Charity: A Form of Healing Humanity

Sunday, September 13, 2020

Charity: A Form of Healing Humanity

by Eimaan Shahid


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“Your greatness is not what you have, it’s what you give.” Alice Hocker


You have probably heard it a thousand times: if you have a roof over your head, clothes on your back, and food in the fridge, be grateful. Living in North America, many of us have been so accustomed to these luxuries in our life that having our basic needs readily available to us does not require a second thought. But do we really appreciate all of the things we have in life? Our closets are full of clothes in every colour, the dining table is lined with food 3 times a day, purified water is accessible to us 24/7, 365 days a year. We have devices that give us access to information on every topic imaginable within a few taps of our fingers. We are accustomed to high-quality healthcare, air-conditioned homes, sewage/sanitary systems, and sidewalks in our neighbourhoods.  Simply having three simple things, food, clothing, and shelter, makes us wealthier than 75% of the entire human population.  We complain about going to school every day while 264 million and counting children would do everything to be in our position. We all have so much, yet it still is not enough. For many, money and wealth no longer become a form of exchange, but rather the sole purpose of their lives. These individuals get a high off of materialistic items, luxury cars, and high-end jewelry. But as we make our way through life, we have to ask ourselves, is it truly worth it? Will your 500-acre property provide anyone else comfort, other than yourself? Eventually, you will depart this Earth and all of the possessions you had here behind, so what kind of legacy do you want to leave?  


While we are here living in complete comfort, many people across the world, and even within our own communities, do not share the same stories. Many developing countries are stuck in an infinite loop of socio-economic debt as well as a low quality of education, no urban planning and a deeply flawed healthcare system. Corruption at the highest levels of society and government thrive in these nations and leave no room for citizens to build a future for themselves. 


“When the rich wage war, it’s the poor who die” – Jean-Paul Sartre


Syria, Palestine, Yemen, Afghanistan, Iraq, Somalia, and Libya are all nations that have been destroyed by civil unrest and the cost is ultimately paid by the citizens. Syria, once a spectacle for tourism and culture, now has 80% of their population living in extreme poverty. By 2022, if the ravaging war continues, Yemen will rank as the poorest country in the world. This endless cycle of government negligence, war, debt, and lack of education leaves no room for opportunities and leaves generations upon generations of families hopeless for a better, more promising future.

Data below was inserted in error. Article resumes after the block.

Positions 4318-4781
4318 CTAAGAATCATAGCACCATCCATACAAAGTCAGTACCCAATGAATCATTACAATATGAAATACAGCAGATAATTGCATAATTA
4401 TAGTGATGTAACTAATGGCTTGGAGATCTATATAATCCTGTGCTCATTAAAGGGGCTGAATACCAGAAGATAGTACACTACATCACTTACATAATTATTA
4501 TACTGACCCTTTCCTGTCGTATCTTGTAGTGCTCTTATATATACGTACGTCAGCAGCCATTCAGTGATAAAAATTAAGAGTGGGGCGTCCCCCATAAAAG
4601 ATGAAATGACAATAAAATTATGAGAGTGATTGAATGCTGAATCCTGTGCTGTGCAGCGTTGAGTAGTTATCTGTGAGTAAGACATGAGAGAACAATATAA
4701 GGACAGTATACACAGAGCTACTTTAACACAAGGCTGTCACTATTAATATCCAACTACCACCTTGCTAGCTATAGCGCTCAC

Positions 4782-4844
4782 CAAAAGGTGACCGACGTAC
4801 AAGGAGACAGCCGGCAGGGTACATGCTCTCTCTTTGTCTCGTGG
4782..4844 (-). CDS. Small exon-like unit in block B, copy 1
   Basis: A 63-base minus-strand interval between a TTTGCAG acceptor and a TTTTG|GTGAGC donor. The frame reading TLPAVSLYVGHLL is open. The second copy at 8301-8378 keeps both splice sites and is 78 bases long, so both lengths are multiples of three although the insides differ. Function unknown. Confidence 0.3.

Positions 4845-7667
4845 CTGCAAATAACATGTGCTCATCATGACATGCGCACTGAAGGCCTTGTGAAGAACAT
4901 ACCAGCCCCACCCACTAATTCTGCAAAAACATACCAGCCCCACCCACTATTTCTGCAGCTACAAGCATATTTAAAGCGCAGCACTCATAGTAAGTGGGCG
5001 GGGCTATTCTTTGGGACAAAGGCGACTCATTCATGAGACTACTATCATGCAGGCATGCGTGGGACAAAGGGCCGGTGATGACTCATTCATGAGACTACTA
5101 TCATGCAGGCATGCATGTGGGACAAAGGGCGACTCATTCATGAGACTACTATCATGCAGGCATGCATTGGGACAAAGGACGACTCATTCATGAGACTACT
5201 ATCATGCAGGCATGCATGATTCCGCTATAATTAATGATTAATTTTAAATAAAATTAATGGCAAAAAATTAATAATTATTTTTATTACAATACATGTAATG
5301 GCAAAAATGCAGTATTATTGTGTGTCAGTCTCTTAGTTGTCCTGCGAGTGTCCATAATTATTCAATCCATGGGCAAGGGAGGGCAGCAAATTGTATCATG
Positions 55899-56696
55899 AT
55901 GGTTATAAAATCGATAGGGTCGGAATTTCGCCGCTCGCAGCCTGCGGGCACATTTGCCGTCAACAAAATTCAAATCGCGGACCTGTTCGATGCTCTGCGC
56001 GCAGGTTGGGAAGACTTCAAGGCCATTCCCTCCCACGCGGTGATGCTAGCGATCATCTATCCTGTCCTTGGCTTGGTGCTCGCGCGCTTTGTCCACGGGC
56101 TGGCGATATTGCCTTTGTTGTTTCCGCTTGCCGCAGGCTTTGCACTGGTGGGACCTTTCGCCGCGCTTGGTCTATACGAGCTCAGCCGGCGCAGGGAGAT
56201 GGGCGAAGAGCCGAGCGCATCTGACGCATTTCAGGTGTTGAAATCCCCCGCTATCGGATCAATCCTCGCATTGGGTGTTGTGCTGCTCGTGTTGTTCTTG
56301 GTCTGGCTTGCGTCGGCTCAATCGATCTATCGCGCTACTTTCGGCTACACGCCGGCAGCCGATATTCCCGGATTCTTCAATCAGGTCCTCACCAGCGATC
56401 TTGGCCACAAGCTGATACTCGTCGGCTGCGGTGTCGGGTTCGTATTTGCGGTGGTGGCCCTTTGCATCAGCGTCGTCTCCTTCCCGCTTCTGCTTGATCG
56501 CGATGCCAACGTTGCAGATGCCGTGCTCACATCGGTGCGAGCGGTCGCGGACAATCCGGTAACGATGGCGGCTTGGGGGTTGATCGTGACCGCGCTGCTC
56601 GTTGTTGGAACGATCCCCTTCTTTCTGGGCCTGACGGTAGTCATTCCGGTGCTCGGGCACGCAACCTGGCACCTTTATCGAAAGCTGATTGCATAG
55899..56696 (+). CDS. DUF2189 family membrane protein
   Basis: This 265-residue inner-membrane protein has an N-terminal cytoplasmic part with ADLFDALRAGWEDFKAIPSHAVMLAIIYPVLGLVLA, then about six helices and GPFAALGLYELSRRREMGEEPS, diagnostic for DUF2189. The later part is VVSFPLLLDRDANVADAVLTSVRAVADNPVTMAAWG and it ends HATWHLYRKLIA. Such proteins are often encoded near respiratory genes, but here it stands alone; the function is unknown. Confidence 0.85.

Recognizing our privilege and counting our blessings comes with the responsibility of taking proactive measures to help those less fortunate than us. We have all that we could ever ask for and more, so why not use the resources we have to help those that truly need it the most? Charity is the voluntary act of helping those in need. Although the average person does not have the resources to create a large organization that tackles global issues, we can all do small things that collectively make a large impact. Many people have this perception that charity is simply donating money, but charity can be many other things besides a number. Volunteering, donating blood, distributing care packages, attending protests, emailing national government officials, spreading awareness, and even something as simple as a smile can all be considered charity. The more you give, the bigger the difference you are making in the lives of other people. Giving provides a sense of fulfillment within yourself and is proven to help improve your mood.


We could all spend our money on ourselves and make our life as comfortable as possible.  But how can we live so comfortably without taking action knowing others don’t have a roof over their head? How can we eat until you need to unbutton your jeans because you are so full when there are families in Yemen eating nothing but leaves? How can we continue to allow our governments to continue investing money into cannabis, alcohol, and tobacco industries when they could use that money to save human lives? There is nothing wrong with living a comfortable lifestyle, as long as we are actively advocating for change, and helping those that need it the most. Charity may be a voluntary act, but it is also a global call for justice.


“No one has ever gone poor by giving, so why are you reluctant to give?” – Anne Frank 


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